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Liquid leaps ahead of 3D printing constraints

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Words:
Stephen Cousins

Rapid liquid printing draws objects in gel to speed production and make larger, stronger items

This process is fascinating to watch – a computer-controlled nozzle extrudes a complex geometric pattern into a vat of cloudy liquid. When the sequence is finished, a solid object is lifted whole from the vat, dripping with goo, like the offspring of some alien lifeform.

This otherworldly technology is rapid liquid printing (RLP), an experimental form of manufacturing developed by researchers at Massachusetts Institute of Technology (MIT), in collaboration with US furniture manufacturer Steelcase.

The prototype device physically draws objects in 3D space in a gel and is able to produce large-scale structures much faster than conventional 3D printing. A demonstration at the Furniture Fair in Milan used a 1m-long tank to produce a coffee table top in under 30 minutes.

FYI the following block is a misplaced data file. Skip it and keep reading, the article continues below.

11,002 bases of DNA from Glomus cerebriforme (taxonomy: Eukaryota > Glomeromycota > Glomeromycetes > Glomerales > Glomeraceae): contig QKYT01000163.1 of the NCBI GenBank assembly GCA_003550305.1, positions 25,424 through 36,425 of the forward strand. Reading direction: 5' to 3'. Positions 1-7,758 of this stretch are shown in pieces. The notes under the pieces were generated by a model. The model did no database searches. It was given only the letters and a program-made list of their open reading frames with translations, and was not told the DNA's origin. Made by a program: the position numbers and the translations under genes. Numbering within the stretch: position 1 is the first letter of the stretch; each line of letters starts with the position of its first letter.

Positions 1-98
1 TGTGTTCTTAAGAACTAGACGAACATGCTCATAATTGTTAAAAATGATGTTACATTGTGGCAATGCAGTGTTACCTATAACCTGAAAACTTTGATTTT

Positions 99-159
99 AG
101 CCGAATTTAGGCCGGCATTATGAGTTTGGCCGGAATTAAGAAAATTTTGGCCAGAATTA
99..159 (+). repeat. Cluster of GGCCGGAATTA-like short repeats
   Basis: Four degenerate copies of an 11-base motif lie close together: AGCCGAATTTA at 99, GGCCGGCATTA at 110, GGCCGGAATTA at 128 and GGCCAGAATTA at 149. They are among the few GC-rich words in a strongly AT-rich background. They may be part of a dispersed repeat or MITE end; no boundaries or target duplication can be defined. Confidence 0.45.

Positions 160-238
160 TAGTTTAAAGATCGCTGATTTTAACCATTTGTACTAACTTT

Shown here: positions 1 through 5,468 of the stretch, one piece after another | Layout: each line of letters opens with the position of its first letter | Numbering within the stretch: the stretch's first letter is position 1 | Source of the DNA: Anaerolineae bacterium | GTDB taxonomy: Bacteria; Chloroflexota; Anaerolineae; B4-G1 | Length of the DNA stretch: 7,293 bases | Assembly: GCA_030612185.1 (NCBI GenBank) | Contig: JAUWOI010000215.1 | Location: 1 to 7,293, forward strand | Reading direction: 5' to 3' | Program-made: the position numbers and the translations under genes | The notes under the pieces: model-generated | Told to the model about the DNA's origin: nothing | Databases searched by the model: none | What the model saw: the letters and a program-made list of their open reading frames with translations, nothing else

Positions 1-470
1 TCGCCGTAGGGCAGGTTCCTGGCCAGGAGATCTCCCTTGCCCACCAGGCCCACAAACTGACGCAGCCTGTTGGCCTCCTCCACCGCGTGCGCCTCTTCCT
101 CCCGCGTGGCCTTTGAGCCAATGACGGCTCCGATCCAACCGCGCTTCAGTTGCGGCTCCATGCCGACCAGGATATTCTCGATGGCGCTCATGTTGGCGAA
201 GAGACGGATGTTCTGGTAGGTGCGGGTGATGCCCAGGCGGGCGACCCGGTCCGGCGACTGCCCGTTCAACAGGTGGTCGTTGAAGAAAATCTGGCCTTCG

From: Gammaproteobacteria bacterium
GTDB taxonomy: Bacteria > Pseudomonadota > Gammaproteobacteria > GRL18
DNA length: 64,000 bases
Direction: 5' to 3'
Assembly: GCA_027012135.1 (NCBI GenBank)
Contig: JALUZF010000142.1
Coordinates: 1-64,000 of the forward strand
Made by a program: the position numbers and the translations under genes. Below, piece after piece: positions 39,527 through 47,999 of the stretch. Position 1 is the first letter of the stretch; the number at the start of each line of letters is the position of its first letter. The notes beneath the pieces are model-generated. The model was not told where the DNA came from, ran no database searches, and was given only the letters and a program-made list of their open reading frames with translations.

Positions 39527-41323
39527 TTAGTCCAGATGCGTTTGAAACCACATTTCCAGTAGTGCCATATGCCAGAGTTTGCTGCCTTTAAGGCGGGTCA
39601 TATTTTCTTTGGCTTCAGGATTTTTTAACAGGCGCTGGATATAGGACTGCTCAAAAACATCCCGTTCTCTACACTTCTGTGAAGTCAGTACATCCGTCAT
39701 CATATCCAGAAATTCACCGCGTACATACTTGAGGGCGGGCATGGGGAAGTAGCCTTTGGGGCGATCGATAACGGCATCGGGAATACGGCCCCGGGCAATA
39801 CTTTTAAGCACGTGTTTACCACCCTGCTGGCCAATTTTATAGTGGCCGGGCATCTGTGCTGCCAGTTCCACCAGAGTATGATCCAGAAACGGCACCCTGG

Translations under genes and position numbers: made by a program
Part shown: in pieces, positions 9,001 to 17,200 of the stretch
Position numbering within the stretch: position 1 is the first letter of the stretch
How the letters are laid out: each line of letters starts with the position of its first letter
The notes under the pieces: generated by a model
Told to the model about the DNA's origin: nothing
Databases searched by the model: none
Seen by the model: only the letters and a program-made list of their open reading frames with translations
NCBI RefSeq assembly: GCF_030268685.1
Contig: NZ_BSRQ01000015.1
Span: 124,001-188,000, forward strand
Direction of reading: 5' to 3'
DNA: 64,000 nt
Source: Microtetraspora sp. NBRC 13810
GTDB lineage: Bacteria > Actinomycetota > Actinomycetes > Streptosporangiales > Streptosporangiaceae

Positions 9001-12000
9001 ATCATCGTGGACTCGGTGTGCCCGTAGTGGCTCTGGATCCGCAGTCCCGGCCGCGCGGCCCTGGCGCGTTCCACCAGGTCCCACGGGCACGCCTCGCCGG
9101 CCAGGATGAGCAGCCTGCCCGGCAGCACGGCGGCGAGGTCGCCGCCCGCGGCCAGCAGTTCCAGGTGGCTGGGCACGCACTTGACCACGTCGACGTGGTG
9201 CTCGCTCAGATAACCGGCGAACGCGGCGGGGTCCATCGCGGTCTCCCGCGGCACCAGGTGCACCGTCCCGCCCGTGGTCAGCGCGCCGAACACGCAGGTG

Yuka Hiyoshi, a senior industrial designer at Steelcase, comments: ‘As a designer, what’s most fascinating about RLP is the line quality of the print. It’s soft, almost organic. It evokes images of brushstrokes or the branches of plants ... And the printing speed is very impressive. In the far future, large scale objects could be printed in minutes instead of days.’

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RLP was developed to overcome three key obstacles that have prevented 3D printing from gaining widespread adoption in manufacturing: slow fabrication compared to processes like injection moulding, casting, or milling, etc; the inability to produce large scale objects; and low quality compared to industrial materials.

The use of a quick-setting compound in a stable gel speeds up printing, in single strokes that solidify quickly without the impact of gravity. In contrast, 3D printers that build up objects in layers have long print times as the layers have to be extruded and fused.

In terms of scale, the system is limited only by the size of the gel vat and the extrusion machine being used, say researchers. Furthermore, quality is improved because objects are composed of a continuous material, not layers, which can typically cause structural weaknesses when printed and fused together. MIT has demonstrated the system using regular materials like plastic, foam and rubber.

The potential to revolutionise design aside, RLP is elegant and beautiful to watch, which is no bad thing.


 

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